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RE: How were the Kopp sisters taught to protect themselves? How do you feel about Mother Kopp's instruction? Did she have a legitimate reason for her fear and distrust? Do you think the sisters felt justified in ignoring her warnings?

I don't think her approach to the upbringing of young girls in an urban setting was that unusual. Most children were taught not to speak to strangers, not to take food from strangers and later, not to take rides with strangers. In actuality, chaperones were usually present when young unmarried women were in public. At the time the story takes place the police did not have the respect and standing they came to have later in the century--they were to be feared as much as strangers and certainly, since most were Irish, maybe even more so.
Probably it made the sisters --Constance at least, more curious about the outside world and the people in it. Why else would she allow the Singer man into her home when she was alone? A total violation of the societal rules of the time. I don't think she would have been any less naïve if she had been less protected.

Interestingly, rather than producing women afraid of their own shadows, it produced strong willful women --most likely from the move to the country where, though isolated, they learned to fend for themselves and become independent when they succeeded on their own. They strode into the world with the self-confidence of survival, though Norma would have been happier going on as usual, without public contact or notoriety.


Posted May. 17, 2016 Go to Top | Go to bottom | link | alert
joyces

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RE: How were the Kopp sisters taught to protect themselves? How do you feel about Mother Kopp's instruction? Did she have a legitimate reason for her fear and distrust? Do you think the sisters felt justified in ignoring her warnings?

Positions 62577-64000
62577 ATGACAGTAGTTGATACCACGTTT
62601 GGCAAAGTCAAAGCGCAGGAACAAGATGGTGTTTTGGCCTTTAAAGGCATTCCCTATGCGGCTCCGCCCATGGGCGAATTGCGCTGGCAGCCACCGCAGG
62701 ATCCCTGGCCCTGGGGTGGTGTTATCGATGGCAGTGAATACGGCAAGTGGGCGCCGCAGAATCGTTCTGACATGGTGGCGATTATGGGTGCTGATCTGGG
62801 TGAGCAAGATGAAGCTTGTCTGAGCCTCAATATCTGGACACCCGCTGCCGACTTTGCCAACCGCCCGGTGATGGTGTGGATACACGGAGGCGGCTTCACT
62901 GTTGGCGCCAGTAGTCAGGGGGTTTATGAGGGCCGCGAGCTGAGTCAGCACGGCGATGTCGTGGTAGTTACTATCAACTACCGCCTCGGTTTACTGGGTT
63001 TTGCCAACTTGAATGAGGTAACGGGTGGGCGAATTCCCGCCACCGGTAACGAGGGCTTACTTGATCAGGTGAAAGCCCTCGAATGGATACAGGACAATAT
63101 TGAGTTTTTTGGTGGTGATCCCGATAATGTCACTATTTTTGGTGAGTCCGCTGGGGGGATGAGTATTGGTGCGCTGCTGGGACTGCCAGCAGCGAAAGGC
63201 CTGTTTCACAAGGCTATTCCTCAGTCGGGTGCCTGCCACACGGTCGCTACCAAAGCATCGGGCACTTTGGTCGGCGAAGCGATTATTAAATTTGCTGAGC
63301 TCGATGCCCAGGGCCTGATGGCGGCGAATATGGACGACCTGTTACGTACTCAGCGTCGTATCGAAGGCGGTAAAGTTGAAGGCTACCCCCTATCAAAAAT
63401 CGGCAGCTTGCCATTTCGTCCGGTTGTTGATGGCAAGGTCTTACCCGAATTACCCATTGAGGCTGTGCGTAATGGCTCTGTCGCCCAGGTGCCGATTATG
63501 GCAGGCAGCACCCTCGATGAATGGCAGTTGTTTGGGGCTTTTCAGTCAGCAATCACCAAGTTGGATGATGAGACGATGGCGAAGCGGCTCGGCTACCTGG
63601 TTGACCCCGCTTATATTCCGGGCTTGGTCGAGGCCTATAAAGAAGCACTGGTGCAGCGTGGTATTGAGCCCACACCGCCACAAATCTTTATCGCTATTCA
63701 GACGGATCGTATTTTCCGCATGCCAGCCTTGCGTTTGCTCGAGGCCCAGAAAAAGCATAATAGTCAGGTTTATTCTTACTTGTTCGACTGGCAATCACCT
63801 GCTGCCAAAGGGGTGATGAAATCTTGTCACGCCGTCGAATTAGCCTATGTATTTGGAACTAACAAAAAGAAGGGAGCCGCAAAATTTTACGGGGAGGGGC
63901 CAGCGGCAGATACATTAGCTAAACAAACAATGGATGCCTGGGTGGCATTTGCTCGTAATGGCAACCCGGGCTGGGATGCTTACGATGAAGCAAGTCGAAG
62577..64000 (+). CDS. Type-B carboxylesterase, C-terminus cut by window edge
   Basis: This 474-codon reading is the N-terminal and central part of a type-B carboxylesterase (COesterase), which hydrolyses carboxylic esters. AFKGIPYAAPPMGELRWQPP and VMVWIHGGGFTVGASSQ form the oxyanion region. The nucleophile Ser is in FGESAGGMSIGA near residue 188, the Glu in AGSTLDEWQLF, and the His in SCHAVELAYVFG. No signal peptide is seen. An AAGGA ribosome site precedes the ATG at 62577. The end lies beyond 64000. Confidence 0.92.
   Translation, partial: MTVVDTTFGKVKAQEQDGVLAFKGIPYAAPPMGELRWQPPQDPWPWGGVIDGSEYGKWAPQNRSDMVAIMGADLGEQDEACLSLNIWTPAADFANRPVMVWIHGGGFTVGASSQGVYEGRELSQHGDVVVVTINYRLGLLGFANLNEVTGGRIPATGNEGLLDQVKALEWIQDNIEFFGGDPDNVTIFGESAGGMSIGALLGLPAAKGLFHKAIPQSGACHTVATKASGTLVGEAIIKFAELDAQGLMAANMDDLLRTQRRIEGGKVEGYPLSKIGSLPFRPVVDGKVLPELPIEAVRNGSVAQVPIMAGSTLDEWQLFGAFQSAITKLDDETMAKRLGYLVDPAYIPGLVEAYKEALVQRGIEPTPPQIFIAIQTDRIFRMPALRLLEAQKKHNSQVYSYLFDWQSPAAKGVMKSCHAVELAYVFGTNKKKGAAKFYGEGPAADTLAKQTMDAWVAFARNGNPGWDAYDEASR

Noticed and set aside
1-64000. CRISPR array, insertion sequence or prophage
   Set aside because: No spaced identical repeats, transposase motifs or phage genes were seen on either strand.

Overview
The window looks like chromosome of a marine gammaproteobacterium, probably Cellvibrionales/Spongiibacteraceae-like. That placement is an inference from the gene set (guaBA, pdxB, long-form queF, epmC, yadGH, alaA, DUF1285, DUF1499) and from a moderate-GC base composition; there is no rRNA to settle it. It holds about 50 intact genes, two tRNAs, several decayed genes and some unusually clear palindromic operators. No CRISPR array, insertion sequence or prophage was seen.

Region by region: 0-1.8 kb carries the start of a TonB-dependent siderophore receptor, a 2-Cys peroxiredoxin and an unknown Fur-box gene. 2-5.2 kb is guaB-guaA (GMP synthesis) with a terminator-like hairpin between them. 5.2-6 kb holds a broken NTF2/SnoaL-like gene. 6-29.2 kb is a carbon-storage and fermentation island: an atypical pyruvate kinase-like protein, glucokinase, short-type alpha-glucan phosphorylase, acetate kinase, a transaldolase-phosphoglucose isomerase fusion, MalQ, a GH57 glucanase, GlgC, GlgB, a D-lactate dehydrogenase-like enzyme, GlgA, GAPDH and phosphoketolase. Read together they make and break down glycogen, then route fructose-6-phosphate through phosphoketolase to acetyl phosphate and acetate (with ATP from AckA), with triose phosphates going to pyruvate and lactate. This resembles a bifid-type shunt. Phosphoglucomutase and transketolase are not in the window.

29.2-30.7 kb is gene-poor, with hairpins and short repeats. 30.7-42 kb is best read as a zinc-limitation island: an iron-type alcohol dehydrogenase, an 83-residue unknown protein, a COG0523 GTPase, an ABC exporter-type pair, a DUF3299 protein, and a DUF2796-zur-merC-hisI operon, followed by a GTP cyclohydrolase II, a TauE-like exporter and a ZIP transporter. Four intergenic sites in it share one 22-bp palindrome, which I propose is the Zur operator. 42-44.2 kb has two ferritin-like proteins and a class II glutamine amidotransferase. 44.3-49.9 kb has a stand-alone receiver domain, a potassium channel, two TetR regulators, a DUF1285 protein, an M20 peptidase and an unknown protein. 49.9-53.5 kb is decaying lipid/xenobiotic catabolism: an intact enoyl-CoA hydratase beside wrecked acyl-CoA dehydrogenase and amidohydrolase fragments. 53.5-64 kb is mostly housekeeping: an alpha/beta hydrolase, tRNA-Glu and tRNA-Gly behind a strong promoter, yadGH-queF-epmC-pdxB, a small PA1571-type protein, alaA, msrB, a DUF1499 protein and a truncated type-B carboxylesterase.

Mother Kopp was a product of her background and the times in which she lived. Her life kept her isolated and she felt sure that was the answer to survival for herself and her daughters. In some respects she was probably right but sort of overdid it a bit. If you are old enough to remember the stories your mother told of her childhood and early years and compare it to your own and that of your children and grandchildren you can see that the "proper" behavior for young women has changed considerably. I think Mother Kopp was probably a pretty good representation of her age and acted accordingly. Survival meant avoiding any unnecessary contact with the world but Constance knew that could not work forever and fortunately had been taught at least how to use a gun if necessary. She also felt strongly that they had been wronged in the buggy/car accident and was determined to collect her due. This set her on her path and she kept getting tougher as she went. Unlike her mother she refused to hide in fear but took up for herself and her sisters and learned they were not as incapable as her mother felt they all were.


Posted May. 18, 2016 Go to Top | Go to bottom | link | alert
tillieh

Join Date: 04/28/11

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RE: How were the Kopp sisters taught to protect themselves? How do you feel about Mother Kopp's instruction? Did she have a legitimate reason for her fear and distrust? Do you think the sisters felt justified in ignoring her warnings?

I think Mother Kopp was subjected to things in the old country that led her to the mistrust of people, especially after her husband left her. She felt that she had to isolate her children to keep them safe from harm since there was no man in the house to protect them. I think it was pretty common in some cultures at that time, but shielding them eventually became a disservice to them. However, the experience with Constance and the sewing machine salesman opened her eyes to additional hardships that she was able to face and overcome with dignity and courage. This enabled her to face the injustice she felt at the hands of Henry Kaufman and his cronies.


Posted May. 19, 2016 Go to Top | Go to bottom | link | alert
barb23703